#### 1. Starting with calculating gross profit

If you are unable to get information and data about the company’s net profit, you must first calculate the gross profit. Gross profit can be determined by calculating the difference between sales figures and the cost of goods sold.

Gross profit = sales figure – the cost of goods sold

For example, the number of sales of company Z in 2018 reached \$57 million. In the same period, the company also had to pay costs to reach the sales figure of \$15 million. From this information, the company’s gross profit can be calculated:

Gross profit = \$57 million –  \$15 million = \$42 million

#### 2. Calculating operating profit

Costs incurred by the company in carrying out its business activities are not limited to cost of goods sold, but also operational costs such as office administrative costs, factory overhead, salaries, and so forth. Well, these operational costs will certainly reduce gross profit in addition to the cost of goods sold. Gross profit minus operating costs will become profit after operations.

For example, a gross profit of \$42 million was obtained. If company Y spent funds to pay operational costs of \$11 million in the same period, the profit after the operation could be calculated as follows.

Operating profit = \$42 million – \$11 million = \$31 million

#### 3. Calculate net income before tax

After obtaining profits after operations, then the net profit value before tax must be known. To obtain the profit’s value, operating profit must be reduced by interest, depreciation or depreciation, and amortization. What are depreciation and amortization? Both are depreciation of fixed and tangible assets. Depreciation represents a depreciation of fixed assets such as office equipment and factories and vehicles, while amortization represents a depreciation of fixed assets in the form of marketable securities.

Continuing from the previous example, company Z paid an interest fee of \$. 5 million, depreciation of \$2.5 million, and amortization of RP. 7.3 million. Therefore, net income before tax can be determined by calculating as follows:

Net profit before tax =\$31 million – (\$5 million + \$2.5 million + \$7.3 million) = \$16.2 million

#### 4. Calculate net profit after tax

Taxes are the final cost component in the stage of calculating the net profit earned by a company. Net profit after tax is obtained by subtracting net income before tax at the tax rate.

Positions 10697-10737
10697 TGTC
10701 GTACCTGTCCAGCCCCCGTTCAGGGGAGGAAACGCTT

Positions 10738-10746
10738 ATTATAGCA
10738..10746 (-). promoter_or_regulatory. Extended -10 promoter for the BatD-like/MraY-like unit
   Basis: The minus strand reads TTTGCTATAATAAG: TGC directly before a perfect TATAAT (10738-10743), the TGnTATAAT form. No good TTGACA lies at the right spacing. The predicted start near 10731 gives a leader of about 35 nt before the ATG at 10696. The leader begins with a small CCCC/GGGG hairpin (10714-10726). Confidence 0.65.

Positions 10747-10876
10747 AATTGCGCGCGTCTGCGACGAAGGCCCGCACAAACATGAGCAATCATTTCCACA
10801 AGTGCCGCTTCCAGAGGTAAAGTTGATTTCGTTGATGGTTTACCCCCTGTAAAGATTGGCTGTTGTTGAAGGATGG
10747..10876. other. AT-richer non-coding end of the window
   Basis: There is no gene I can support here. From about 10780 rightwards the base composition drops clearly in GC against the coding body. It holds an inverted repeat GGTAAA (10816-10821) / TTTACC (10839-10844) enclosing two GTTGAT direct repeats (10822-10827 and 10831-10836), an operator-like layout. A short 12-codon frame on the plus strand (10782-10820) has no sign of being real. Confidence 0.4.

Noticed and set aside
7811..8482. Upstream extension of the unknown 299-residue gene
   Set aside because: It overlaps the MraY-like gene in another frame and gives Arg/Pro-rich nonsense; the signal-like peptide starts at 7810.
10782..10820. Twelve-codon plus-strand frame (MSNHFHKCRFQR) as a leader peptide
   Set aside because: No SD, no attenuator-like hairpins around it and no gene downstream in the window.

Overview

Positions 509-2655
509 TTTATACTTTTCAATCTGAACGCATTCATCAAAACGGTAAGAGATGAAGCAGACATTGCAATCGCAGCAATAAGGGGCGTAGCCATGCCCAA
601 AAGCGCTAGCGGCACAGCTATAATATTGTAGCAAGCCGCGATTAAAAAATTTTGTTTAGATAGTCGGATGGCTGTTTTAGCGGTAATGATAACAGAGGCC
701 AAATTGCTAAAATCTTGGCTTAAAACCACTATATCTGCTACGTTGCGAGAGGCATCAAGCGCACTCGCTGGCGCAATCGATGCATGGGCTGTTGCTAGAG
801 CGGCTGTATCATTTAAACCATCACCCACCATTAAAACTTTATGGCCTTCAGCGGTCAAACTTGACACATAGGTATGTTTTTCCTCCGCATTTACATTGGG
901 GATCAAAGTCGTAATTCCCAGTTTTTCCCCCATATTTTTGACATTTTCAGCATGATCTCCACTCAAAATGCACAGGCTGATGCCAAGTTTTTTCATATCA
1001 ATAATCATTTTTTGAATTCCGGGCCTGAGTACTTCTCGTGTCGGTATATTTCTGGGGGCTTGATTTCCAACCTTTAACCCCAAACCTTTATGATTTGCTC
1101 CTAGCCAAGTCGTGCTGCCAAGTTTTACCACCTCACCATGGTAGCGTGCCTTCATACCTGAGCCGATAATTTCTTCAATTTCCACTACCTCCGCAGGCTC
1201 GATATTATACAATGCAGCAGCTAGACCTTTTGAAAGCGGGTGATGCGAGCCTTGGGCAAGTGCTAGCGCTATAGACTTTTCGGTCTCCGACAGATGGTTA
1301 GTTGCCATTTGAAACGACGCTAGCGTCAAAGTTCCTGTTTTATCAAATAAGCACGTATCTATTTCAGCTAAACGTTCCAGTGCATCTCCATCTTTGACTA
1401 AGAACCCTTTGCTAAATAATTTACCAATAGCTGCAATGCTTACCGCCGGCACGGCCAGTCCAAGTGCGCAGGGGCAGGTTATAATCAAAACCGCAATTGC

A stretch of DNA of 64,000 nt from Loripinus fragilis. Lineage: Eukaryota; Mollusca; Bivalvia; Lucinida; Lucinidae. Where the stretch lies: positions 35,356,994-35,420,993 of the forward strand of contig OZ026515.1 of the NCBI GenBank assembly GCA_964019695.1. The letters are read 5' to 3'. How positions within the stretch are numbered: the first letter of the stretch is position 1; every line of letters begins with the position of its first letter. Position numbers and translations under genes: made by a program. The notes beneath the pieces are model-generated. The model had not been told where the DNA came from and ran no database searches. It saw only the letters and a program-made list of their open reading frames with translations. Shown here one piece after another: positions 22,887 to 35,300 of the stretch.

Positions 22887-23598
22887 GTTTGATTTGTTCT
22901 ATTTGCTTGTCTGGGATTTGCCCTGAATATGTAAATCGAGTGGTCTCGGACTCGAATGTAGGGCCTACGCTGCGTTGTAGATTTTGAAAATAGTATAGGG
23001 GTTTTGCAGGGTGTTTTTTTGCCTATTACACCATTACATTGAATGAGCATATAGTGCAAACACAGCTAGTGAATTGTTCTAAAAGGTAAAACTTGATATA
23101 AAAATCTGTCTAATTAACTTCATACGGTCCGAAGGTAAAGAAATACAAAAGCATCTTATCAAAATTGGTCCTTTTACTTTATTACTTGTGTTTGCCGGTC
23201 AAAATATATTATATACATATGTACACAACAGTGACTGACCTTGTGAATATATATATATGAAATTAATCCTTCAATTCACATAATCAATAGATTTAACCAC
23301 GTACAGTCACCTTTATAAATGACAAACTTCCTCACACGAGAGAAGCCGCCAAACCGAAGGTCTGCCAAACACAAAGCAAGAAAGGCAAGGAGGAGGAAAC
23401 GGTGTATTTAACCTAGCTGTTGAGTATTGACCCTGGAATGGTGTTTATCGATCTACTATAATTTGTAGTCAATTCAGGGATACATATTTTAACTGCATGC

To give a clearer picture, the tax rate levied on company B is 25%. From the tax rate, then the tax and net profit after tax can be calculated as follows.

Tax = 25% x \$16.2 million = \$4.05 million

Net profit after tax = \$16.2 million – \$4.05 million = \$12.15 million

#### 5. Calculate retained earnings

After knowing the net profit after tax, the calculation of retained earnings until the final stage. At this final stage, make sure you have information about the number of dividends distributed to the company’s investors. With this dividend information, you can calculate the company’s retained earnings.

In the example of the case discussed, it is assumed that company Z pays dividends to its shareholders of \$5 million. Thus, the amount of retained earnings owned by this company can be calculated as follows.

Retained earnings = \$12.15 million – \$5 million = \$7.15 million

There are no fixed rules for calculating the amount of retained earnings. This depends on the policies of each company, given the amount of net profit obtained by each company is not the same. Thus, determining the amount of retained earnings becomes the authority of the company’s board of commissioners.

## Where the retained earnings are recorded?

The retained earnings constitute a permanent account that appears on the balance sheet of a business under the title of “Net Worth.” The balance of the account represents the company’s accumulated earnings since its incorporation that was not shared with the stockholders in the form of dividends. If the retained earnings account has a contrary balance, it is called “accumulated deficit”.